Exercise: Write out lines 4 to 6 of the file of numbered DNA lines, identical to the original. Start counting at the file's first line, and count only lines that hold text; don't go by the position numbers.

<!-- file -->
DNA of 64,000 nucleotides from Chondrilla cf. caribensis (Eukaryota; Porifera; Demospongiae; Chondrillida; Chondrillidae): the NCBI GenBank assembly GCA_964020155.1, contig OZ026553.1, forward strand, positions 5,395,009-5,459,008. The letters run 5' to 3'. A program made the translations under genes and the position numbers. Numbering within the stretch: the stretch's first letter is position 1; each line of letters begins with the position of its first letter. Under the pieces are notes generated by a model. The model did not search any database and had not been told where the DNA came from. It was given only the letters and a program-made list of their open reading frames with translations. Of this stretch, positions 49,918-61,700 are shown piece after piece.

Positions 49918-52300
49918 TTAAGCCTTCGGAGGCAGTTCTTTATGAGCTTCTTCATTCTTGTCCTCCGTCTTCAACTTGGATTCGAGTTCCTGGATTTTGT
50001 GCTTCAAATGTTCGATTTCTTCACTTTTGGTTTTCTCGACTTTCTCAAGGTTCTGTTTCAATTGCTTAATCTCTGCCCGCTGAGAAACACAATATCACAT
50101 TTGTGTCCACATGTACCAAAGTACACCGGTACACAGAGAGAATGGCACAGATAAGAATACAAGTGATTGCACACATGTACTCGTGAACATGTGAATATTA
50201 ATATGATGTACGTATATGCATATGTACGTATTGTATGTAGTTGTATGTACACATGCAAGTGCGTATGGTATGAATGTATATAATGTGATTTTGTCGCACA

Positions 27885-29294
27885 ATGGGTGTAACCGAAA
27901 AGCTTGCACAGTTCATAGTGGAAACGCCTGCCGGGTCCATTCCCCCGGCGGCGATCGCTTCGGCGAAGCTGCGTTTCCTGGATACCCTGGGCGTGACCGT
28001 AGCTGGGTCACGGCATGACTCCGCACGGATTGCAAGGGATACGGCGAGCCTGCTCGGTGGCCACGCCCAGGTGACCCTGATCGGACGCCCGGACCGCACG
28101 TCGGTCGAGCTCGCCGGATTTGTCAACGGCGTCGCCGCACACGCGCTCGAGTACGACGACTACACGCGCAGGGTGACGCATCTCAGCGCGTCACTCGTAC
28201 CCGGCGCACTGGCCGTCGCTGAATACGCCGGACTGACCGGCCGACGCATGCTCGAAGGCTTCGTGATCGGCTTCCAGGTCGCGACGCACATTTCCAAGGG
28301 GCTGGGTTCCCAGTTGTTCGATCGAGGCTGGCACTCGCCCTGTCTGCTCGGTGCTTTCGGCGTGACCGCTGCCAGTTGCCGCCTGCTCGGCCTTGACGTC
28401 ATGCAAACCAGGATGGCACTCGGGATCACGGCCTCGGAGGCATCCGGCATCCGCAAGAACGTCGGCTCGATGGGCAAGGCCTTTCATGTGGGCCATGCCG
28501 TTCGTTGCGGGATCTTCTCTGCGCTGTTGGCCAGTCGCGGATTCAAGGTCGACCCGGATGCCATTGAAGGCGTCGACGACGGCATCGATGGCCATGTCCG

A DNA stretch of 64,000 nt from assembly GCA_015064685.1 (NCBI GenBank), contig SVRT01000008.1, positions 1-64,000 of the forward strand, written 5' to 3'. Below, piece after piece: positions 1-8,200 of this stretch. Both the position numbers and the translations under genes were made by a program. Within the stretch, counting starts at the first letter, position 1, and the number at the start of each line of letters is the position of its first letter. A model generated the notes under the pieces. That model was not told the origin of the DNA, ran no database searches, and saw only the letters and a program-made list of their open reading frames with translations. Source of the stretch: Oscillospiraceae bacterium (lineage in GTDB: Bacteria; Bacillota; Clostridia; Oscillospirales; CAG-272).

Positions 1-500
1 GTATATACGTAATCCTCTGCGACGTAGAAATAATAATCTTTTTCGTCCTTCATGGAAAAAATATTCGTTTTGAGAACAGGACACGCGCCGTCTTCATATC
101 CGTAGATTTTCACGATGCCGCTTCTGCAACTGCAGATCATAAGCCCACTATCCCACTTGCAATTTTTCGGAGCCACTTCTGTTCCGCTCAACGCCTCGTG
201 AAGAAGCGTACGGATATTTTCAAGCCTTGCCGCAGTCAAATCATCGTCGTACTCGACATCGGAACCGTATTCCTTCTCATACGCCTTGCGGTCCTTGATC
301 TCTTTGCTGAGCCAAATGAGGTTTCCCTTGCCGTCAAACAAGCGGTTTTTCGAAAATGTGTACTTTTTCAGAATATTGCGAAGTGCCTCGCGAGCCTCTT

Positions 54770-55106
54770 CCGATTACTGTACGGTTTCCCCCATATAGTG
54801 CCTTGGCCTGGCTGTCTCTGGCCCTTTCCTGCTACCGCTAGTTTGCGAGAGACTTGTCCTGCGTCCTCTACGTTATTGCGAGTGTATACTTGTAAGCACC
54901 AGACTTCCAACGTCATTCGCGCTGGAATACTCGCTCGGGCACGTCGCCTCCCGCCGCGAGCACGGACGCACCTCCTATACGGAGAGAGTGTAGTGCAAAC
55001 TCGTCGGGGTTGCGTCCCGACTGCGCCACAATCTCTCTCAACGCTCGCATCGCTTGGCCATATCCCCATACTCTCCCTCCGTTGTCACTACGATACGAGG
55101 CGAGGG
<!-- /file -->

50001 GCTTCAAATGTTCGATTTCTTCACTTTTGGTTTTCTCGACTTTCTCAAGGTTCTGTTTCAATTGCTTAATCTCTGCCCGCTGAGAAACACAATATCACAT
50101 TTGTGTCCACATGTACCAAAGTACACCGGTACACAGAGAGAATGGCACAGATAAGAATACAAGTGATTGCACACATGTACTCGTGAACATGTGAATATTA
50201 ATATGATGTACGTATATGCATATGTACGTATTGTATGTAGTTGTATGTACACATGCAAGTGCGTATGGTATGAATGTATATAATGTGATTTTGTCGCACA